MikeyB's "The Song Paints a Picture": Goodfellas (1990)

 Well I haven't been to the theater all month so when it came time to write something down for this blog, I decided to finally get busy writing a new article series that I have had rattling around the old noggin for some time. I'm calling it "The Song Paints a Picture" and its all about songs that, whenever I hear them, immediately make me think of the movie scene that used them so perfectly that they forever remain linked in my psyche. Today's subject is Martin Scorsese's mafia masterpiece Goodfellas and its use of the 1963 pop hit "Then He Kissed Me" by The Crystals. So now that I've given you the gist of the idea, lets dive right in!

The Song

 Featuring producer Phil Spector's famous "Wall of Sound" mixing and some of the most recognizable opening notes of all time, "Then He Kissed Me" is one of my absolute favorite pop songs ever recorded. It's driving beat and and sugar sweet lyrics never fail to put a smile on my face and a tap in my toe.

The Film

 Hailed as one of the best mafia films ever made, Scorsese's Goodfellas is undisputedly a masterpiece.  The film starts off as what appears to be your standard gangster flick in the Godfather vein, glorifying the gangster lifestyle. By the films end though it does away with the glitz and glamour, stripping these charismatic and violent men down to what they really are: criminals.  Trailer here.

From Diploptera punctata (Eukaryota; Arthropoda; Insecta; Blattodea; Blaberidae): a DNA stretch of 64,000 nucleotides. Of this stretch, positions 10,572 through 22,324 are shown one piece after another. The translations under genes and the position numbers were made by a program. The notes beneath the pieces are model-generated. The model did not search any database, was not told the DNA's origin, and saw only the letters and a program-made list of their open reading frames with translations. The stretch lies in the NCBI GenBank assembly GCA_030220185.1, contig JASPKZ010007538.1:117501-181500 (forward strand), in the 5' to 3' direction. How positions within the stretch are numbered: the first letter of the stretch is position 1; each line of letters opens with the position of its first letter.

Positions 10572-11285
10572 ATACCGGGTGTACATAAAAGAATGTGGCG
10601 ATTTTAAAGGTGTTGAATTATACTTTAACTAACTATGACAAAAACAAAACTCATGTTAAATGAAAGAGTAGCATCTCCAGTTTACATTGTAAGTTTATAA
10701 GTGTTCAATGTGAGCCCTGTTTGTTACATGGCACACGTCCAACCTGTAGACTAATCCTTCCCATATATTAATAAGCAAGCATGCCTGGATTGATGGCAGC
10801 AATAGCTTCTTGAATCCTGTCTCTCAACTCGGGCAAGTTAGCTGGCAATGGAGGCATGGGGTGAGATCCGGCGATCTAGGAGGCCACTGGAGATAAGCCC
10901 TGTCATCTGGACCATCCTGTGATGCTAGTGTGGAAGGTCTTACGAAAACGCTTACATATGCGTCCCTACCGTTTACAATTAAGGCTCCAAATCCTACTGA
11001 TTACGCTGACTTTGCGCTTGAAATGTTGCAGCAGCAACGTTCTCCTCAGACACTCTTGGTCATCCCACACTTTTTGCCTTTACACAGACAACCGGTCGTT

The Scene

 Now lets get down to the scene and song in glorious harmony. To set the sequence up, this is Karen (Lorraine Bracco) and Henry's (Ray Liotta) first real date. After two previous dates where neither made an effort, Henry pulls out all the stops to woo Karen, culminating in one of the most famous "long take" shots of all time. 

 We start outside the glamorous Copacabana Club where the music kicks in and Henry pays a man to watch his car instead of parking it. He then takes Karen down into a service entrance, bypassing the huge line to get in. What follows is a whirlwind tour of the working bowels of the club as Henry hands out twenty dollar bills as if they were candy. By the trips end they not only have bypassed the line to get in and wait for a table, but are now seated front and center at a table that the Maitre'd himself has set up for them. Soon a bottle of champagne is sent over from one of Henry's mafia friends and Karen is completely and utterly seduced, and you know what? So are we. Henry's simple act is charismatic, charming, and seems to promise that this is a man who can and will do everything in his power to take care of you.

Final Thoughts

 The mesmerizing pace of Henry and Karen's tour through the club syncs up perfectly with the driving beat of The Crystals and we begin to feel our own hearts rushing to keep pace. It is one of my favorite moments in film and has forever have linked the song and scene in my head and heart. That is why I chose it for the very first "The Song Paints a Picture" article. I'm thinking this will be a "every other month" series so look for "The Song Paints a Picture" part 2 some time in June! As always thank you for reading and I'll see you next time.